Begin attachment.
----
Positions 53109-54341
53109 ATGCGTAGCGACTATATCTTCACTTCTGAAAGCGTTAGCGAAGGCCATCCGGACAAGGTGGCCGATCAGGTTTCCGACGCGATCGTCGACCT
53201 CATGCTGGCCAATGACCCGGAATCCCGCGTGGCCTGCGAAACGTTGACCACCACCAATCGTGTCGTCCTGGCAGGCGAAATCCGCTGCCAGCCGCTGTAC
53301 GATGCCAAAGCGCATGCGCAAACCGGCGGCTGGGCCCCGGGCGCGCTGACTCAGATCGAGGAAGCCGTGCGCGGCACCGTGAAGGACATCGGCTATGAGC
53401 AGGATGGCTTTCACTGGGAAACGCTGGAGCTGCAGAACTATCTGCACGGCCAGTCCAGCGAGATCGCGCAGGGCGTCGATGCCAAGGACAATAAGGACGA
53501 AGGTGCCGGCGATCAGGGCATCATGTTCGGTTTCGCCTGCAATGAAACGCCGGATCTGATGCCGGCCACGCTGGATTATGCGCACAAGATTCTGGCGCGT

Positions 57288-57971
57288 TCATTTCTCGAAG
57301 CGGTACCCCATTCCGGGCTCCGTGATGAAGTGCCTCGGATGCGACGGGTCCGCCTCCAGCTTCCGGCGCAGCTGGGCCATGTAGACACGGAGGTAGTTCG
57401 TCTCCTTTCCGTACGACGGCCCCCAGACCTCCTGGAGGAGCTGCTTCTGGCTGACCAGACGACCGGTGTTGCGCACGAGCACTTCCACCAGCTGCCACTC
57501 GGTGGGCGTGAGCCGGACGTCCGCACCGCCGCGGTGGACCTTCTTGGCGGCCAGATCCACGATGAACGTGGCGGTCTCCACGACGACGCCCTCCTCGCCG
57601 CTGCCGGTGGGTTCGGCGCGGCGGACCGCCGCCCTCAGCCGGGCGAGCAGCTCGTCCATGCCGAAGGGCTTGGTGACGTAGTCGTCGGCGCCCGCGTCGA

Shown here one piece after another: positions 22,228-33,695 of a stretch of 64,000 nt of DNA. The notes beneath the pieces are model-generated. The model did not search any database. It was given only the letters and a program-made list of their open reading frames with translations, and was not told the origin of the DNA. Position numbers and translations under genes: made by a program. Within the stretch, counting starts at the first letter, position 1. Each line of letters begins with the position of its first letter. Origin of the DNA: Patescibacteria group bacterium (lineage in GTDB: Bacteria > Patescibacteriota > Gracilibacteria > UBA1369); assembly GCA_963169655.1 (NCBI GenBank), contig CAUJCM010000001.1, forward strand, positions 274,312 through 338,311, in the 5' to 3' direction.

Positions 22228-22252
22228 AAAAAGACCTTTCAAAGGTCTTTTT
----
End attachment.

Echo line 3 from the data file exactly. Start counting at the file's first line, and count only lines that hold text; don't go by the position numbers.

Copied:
53201 CATGCTGGCCAATGACCCGGAATCCCGCGTGGCCTGCGAAACGTTGACCACCACCAATCGTGTCGTCCTGGCAGGCGAAATCCGCTGCCAGCCGCTGTAC